There are moments when we face a seemingly little choice, but how we choose can change the whole course of our lives. Funny thing, we don’t always see those moments when we face them. Luckily, yesterday, I did.
Right now, I’m on the train between Granada and Madrid on the final leg of my journey here in Spain. In two days, I will finally board the plane and return home.
But yesterday, well, yesterday wasn’t such a good day, at least in the beginning. I was so dreadfully tired, and to tell the truth, I wasn’t totally happy with the way I had sung on the concert the night before. It wasn’t an awful performance; it just wasn’t up to my full potential. So, when the chaotic schedule of the final day of the course caused conflict between coaching appointments and preparations for last night’s concert, and when in those coaching sessions I felt like a piece of taffy being punched and pulled in many directions all at once, well, I snapped. Yes, there I was, as I had been on trips before, standing in some square in some strange town in front of some massive cathedral, cell phone glued to my ear, sobbing and talking long distance, and with the strong impulse to run.
One factor in a break down like that is, well, that by the time the final concert rolls around, I’m just plain exhausted. And the schedule for this week was particularly brutal – usually in a country like Spain or Italy, at least your siesta time is protected, but not here. It had been days since the schedule had allowed for dinner; we had worked and coached through many rest periods; schedules ran late, coaching sessions didn’t happen, chaos ensued.
But really, as my wise advisor said to me, the real source of the break down moment was, it was time for me to own my performance. Yes, true, I don’t really like to be told what to do, and therefore I don’t really like being “coached”; but I needed to be coached because I knew nothing, before this week, about singing in Spanish or about Spanish art song. That was, after all, my reason for coming to this festival. There is, however, a kind of passivity that occurs when you are in a studio setting that, well, makes me crazy. And that was where I was…if I was going to allow myself to be coached, I at least wanted one consistent set of information. And I really didn’t feel like being poked and prodded and turned upside down and sideways 5 hours before I had to perform. I was ready to walk out.
And so I cried and I screamed and I went to a café and had a big bowl of pasta (hoping that it would calm me down) and then went back to my room to get ready to head out to the concert hall. And while I was there, I came to a conclusion – I was just going to sing, and well, if they didn’t like it, well, they would just have to not like it.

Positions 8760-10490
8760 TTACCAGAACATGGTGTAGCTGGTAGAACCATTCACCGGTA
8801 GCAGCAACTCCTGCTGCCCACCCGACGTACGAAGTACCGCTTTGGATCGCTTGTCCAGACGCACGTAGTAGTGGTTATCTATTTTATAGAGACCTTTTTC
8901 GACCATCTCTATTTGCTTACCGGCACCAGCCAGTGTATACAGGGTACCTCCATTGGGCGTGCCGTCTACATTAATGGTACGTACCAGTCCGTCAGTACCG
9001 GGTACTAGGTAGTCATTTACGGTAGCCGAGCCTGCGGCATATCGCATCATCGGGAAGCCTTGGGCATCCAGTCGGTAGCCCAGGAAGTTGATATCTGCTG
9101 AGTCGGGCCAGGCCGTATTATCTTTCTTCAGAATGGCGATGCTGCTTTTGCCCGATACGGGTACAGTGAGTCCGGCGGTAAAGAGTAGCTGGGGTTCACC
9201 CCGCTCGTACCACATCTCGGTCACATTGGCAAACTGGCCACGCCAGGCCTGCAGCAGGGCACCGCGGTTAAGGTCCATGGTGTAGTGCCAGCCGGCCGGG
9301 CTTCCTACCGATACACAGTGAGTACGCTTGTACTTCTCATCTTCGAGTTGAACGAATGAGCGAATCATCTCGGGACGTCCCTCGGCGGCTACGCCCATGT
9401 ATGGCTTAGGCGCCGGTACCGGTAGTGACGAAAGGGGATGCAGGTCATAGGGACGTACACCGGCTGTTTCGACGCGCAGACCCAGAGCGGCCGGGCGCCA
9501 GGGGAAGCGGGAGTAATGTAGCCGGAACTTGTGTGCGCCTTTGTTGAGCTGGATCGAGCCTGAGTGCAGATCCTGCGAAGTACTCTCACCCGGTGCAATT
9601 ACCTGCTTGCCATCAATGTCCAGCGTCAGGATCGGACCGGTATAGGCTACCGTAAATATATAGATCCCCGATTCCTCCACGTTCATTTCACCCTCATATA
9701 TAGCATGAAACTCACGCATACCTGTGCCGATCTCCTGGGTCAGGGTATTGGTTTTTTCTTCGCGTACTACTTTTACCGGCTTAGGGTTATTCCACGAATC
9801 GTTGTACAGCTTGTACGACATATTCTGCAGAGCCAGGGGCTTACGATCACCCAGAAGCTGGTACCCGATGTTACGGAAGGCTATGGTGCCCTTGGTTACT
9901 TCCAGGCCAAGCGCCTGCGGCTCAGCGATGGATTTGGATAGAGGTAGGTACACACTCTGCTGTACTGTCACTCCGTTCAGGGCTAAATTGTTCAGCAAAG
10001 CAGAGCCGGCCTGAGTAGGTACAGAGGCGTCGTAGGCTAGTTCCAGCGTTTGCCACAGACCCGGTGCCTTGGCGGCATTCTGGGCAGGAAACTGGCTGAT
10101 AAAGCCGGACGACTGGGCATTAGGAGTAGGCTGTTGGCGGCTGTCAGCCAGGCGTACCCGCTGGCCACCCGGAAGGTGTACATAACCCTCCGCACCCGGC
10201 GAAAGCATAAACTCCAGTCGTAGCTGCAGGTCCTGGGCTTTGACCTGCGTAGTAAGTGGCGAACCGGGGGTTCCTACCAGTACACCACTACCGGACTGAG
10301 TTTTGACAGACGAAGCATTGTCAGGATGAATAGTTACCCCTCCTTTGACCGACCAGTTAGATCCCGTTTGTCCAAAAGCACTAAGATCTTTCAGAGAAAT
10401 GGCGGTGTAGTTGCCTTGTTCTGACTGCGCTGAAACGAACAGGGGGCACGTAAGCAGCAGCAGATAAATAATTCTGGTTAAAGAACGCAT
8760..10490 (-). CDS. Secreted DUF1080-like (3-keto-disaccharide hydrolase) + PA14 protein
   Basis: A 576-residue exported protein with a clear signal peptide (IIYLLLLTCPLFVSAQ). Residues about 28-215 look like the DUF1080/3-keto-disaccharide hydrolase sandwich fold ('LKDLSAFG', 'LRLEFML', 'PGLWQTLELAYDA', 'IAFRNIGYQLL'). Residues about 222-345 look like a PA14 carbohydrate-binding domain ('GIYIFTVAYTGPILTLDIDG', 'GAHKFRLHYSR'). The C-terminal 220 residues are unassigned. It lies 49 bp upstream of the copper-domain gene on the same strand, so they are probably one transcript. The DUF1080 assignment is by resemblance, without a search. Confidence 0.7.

So, armed with this new resolve, I packed up my gown, my makeup and my shoes and headed off in a taxi to the theatre.
Now, here is where the little moment of choice came into play. I had carefully written down the address of the theatre so that I could give it to the taxi driver. You see, I had only walked to the theatre before, because, well, I wasn’t performing those nights. It was a sizeable walk, and I simply wasn’t going to do it mid-afternoon in the Spanish heat with a suitcase in tow. But I didn’t quite pay attention when the cab driver let me out –only to look up and see that he had dropped me at the wrong Caja (I needed Caja RURAL Granada, he had dropped me at Caja Granada).
I had no idea where I was. I was sure that it was a sign from God that I was supposed to run, not sing, only not only could I not find the theatre, but I had no idea which direction to go to get back to the center of town.
The only landmark that I recognized was the giant tower of the Science Park, the one with the giant black ants crawling up the side. But I had no idea exactly where that tower stood in relationship to where I needed to be, and I was late.
So I walked first one direction – no sign of the theatre.
Then I walked another direction – again no sign of the theatre.
I was ready to leave. Clearly it was a sign.
And then, the voice in my head said – try it one more time. I looked up, and I remembered that the building I needed was all of black glass, and there it was a block in front of me. And I said, okay, I think this is it, but if it isn’t, I really am going back to the hotel.
It was it. It was the concert hall.
Two hours later, there I was on stage with Metropolitan Opera tenor Jose Manuel Zapata, singing (pretty well, I might add), on Spanish television.
It was a night that I might have missed, had I chosen to go back to the hotel. Instead, it is a night of music and art that I will treasure forever.
What out for those little seemingly insignificant choices. They might mean more than you think.